We later learn that Sarah had been taken as a host by the Goa'uld Osiris. Presumably, she had already been under Osiris' influence from the moment we are first introduced to her as he greets Daniel at Dr. Jordan's funeral. Still, I was initially of a mind to believe her explanation over Steven's. On giving this more thought, however, I now think both were right, to some degree.

I liked Steven's character, and would be happy to see him again. I would love to see him become involved in the Stargate program, to perhaps take the place of poor Dr. Rothman. His subsequent interactions with Daniel could provide interesting fodder for future episodes. Would his jealousy increase, or would he grow to respect the man he associated with Dr. Jordan's most bitter disappointment?

Steven is atypical from what we are accustomed to seeing on television. He is not a completely horrible person, driven solely by jealousy and hatred. He is far more real than that, more complex. He is far more three-dimensional.

Steven's theft of the amulet provided the audience with another piece of the mystery to solve. At first, we wonder why he stole the amulet. Later, as evidence mounts against him, we are led to conclude that he is the one whom Osiris has taken as a host. The writers followed a typical path in mysteries, in that they pointed us in the direction of one suspect, then tried to surprise us with the real villain at the very end. I'm glad Steven wasn't the villain. That would have been too obvious. Yet I'm not convinced I like Sarah as the villain, either.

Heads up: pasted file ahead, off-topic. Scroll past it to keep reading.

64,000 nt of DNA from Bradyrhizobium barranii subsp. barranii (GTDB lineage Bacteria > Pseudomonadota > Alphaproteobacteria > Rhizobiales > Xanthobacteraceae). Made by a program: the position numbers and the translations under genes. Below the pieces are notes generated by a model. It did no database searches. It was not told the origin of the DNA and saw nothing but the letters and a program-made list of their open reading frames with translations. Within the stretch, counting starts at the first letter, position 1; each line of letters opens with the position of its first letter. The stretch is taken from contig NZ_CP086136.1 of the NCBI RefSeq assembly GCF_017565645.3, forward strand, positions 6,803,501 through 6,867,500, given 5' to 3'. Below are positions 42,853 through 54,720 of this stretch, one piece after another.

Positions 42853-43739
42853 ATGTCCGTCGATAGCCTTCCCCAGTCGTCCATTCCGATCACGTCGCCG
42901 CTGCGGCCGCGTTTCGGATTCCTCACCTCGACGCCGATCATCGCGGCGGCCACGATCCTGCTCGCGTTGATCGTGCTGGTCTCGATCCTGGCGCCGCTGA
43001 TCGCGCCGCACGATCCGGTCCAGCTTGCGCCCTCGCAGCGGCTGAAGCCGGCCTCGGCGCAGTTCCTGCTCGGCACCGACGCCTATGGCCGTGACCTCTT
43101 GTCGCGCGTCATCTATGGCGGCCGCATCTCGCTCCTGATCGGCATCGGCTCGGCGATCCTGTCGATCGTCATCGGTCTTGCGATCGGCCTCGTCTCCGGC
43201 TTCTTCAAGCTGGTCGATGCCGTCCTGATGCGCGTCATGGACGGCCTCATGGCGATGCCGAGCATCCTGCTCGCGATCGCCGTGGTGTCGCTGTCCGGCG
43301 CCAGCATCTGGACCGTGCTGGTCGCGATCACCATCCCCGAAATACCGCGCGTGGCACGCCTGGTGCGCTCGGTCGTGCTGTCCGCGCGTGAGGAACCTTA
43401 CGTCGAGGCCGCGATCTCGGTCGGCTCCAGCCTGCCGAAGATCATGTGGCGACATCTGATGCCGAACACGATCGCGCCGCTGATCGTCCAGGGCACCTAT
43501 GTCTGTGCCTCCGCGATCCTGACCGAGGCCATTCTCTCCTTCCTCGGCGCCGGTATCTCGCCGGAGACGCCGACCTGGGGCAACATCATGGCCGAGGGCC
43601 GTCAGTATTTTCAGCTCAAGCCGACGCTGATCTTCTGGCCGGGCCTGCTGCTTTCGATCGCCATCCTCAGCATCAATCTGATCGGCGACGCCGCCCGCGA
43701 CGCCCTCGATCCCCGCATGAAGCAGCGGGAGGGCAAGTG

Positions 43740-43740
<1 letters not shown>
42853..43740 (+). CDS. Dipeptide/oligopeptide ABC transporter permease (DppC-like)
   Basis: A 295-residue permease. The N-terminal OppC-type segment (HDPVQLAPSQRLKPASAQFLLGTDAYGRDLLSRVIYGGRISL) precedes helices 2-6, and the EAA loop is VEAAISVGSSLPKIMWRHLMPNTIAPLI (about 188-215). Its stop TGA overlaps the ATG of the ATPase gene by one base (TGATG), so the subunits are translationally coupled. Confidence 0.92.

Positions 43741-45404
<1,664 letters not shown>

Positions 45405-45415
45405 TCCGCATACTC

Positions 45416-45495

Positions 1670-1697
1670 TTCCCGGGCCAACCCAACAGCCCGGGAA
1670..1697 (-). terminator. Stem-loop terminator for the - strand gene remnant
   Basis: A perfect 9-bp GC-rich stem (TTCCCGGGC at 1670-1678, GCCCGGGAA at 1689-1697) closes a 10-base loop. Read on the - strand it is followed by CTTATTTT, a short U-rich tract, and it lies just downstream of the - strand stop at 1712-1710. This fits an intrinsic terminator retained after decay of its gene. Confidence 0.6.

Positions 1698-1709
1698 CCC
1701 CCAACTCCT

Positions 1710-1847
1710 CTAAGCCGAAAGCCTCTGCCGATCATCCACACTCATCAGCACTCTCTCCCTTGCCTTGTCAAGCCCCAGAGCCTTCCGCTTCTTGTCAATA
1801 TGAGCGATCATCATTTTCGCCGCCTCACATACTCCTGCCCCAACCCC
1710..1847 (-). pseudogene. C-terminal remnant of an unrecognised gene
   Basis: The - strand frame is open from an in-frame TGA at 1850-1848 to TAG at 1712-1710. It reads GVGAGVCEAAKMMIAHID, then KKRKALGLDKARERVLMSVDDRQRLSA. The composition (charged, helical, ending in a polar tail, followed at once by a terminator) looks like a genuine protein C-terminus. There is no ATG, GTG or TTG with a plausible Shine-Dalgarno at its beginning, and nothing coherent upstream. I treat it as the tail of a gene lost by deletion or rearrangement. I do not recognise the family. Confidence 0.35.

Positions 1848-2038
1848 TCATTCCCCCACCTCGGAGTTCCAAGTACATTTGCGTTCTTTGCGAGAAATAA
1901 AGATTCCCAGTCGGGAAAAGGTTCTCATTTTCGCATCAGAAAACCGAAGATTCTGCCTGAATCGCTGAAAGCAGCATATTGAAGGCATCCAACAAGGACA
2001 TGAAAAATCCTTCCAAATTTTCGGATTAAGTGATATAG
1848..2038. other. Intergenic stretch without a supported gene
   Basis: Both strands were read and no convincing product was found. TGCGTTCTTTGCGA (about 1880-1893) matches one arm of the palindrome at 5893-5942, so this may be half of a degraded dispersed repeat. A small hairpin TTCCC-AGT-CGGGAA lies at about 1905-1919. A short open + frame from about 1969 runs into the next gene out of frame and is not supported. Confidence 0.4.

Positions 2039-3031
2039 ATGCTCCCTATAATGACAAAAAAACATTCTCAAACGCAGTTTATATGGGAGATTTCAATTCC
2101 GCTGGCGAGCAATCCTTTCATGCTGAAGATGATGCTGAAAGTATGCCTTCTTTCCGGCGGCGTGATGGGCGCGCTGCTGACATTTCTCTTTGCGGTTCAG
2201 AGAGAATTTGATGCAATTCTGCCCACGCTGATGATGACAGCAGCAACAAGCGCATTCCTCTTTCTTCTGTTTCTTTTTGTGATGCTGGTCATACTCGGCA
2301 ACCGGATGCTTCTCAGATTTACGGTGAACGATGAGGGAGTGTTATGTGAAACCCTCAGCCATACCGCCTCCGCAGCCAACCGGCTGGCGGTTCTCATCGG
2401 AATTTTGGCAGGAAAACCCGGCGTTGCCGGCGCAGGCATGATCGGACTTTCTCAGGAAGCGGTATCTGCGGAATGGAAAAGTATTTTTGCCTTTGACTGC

I'm not as fond of Sarah's character as I am of Steven's. She has less depth than him. Here we have a beautiful woman with a lilting, romantic English accent, who seems the epitome of perfection. Perfectly innocent, and perfectly accepting of Daniel's return. We are even given hints suggesting that she may have been a former love interest of our favorite archeologist, yet she exhibits no discomfort at seeing him, and harbors no ill feelings against him at all. There is nothing to suggest why they stopped seeing each other.

But "The Curse" provided some fabulous moments for character development. Daniel is seen by Steven as the Prodigal Son returning. He has lost all respect in the archeological community, yet he holds his head high. He has pride in himself, even if no one else does; and he is willing to face ridicule, if such is to occur, in order to pay his last respects to a favorite mentor.